The main benefit of operating with an aft CG, as mentioned, is that it can measurably reduce drag. This happens because less tail down force is required to maintain level flight in a given configuration. As a result, you can burn less fuel to maintain the same speed (or increase your speed for no additional fuel burn) compared to a forward CG.
As long as you ensure you remain within your aircraft's CG envelope, you can test this out by having a passenger shift their seat aft while in cruise.
There are, of course, some safety concerns. @yankeekilo's answer covers this thoroughly, but if nothing else it should be reiterated that an aft cg is inherently less stable.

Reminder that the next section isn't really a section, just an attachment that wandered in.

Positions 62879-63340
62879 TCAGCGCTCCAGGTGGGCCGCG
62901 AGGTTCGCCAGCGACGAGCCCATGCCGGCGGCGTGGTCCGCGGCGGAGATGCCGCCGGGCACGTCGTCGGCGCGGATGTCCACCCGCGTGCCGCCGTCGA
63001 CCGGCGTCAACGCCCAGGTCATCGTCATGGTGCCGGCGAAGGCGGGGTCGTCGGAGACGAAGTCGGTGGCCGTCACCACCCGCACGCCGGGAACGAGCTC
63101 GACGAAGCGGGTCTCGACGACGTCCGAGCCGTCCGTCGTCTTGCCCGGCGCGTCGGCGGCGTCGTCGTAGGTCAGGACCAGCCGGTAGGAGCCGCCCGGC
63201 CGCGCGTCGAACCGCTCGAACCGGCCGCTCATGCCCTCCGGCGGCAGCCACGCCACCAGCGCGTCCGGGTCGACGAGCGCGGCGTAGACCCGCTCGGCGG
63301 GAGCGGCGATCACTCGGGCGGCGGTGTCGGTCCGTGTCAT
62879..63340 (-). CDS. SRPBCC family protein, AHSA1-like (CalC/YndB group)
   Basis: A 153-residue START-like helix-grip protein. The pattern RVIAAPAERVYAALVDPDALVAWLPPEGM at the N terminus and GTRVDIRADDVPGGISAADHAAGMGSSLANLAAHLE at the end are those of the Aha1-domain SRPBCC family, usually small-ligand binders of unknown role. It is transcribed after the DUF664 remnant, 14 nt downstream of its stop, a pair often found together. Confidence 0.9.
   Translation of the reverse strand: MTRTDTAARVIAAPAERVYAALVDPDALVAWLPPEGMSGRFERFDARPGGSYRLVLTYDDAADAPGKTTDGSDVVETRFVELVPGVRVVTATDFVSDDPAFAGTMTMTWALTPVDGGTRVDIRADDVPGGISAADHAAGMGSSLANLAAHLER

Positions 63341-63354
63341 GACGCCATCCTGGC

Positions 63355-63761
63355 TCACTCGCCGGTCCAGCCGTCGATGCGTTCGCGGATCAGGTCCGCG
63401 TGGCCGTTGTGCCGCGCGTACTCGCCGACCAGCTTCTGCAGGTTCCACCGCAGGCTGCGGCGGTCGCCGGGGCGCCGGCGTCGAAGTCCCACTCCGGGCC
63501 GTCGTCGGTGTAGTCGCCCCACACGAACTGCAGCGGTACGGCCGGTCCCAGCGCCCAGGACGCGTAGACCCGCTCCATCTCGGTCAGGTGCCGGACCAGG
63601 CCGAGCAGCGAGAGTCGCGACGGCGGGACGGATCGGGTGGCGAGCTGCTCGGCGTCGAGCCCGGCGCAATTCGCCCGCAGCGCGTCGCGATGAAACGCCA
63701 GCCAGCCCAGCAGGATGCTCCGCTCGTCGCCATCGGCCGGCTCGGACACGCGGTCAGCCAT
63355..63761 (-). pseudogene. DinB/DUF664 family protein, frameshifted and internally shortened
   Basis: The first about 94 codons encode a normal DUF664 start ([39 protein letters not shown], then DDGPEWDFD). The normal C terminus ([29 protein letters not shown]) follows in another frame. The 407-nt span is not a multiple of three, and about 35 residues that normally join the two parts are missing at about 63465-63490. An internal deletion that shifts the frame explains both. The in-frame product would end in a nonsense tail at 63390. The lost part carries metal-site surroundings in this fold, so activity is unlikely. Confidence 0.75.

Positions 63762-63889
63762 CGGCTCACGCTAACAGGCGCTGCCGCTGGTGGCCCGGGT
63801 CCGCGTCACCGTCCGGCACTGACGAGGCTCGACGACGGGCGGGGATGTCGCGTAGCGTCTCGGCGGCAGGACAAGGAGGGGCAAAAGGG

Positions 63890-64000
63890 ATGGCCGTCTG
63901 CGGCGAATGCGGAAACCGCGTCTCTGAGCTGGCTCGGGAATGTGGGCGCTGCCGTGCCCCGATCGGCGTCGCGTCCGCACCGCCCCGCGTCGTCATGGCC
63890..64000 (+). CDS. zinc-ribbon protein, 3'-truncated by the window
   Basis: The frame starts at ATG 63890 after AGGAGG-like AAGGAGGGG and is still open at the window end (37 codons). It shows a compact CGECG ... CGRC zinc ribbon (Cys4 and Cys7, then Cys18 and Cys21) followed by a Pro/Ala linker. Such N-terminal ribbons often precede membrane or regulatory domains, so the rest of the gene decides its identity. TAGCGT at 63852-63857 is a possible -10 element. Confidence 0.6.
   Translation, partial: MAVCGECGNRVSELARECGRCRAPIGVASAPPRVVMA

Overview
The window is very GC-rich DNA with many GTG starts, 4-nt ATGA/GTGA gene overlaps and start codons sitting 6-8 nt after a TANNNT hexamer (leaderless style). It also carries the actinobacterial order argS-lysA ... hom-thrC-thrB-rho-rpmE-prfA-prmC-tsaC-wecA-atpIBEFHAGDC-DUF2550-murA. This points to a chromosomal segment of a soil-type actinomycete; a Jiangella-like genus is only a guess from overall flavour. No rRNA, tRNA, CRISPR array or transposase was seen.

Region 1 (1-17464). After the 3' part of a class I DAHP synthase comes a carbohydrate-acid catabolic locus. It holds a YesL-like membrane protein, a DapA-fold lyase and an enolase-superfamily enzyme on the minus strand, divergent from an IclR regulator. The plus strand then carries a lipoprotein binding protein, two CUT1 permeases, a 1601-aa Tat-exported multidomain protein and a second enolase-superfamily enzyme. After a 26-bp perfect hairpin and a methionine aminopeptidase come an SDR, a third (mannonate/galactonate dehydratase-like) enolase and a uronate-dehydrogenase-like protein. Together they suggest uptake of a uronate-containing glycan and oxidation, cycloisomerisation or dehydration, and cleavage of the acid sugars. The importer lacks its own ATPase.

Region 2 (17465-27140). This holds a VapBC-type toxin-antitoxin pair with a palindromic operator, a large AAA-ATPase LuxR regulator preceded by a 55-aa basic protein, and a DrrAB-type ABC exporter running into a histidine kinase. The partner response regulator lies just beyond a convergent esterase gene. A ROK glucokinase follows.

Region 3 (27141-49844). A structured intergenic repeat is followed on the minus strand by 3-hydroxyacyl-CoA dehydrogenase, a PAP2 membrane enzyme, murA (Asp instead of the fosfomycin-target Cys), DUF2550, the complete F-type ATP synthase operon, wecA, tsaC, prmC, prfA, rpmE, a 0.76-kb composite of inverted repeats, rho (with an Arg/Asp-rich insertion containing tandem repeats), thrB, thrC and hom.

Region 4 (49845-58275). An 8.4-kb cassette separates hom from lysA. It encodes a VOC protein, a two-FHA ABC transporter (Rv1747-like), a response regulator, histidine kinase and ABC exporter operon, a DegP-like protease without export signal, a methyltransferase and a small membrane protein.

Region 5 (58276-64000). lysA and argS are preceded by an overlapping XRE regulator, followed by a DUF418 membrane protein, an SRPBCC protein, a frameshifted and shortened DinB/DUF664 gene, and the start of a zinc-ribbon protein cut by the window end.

A forward CG makes recovery from stalls much easier, and in some cases can make stalls much harder to achieve because the moment-arm of your aircraft's CG changes. This change can leave the tailplane with insufficient input during slow flight, which is why you may never reach stall in the first place; it also makes landings dangerous as there may not be enough control range to flare. If this happens, you'll wheelbarrow or porpoise the aircraft.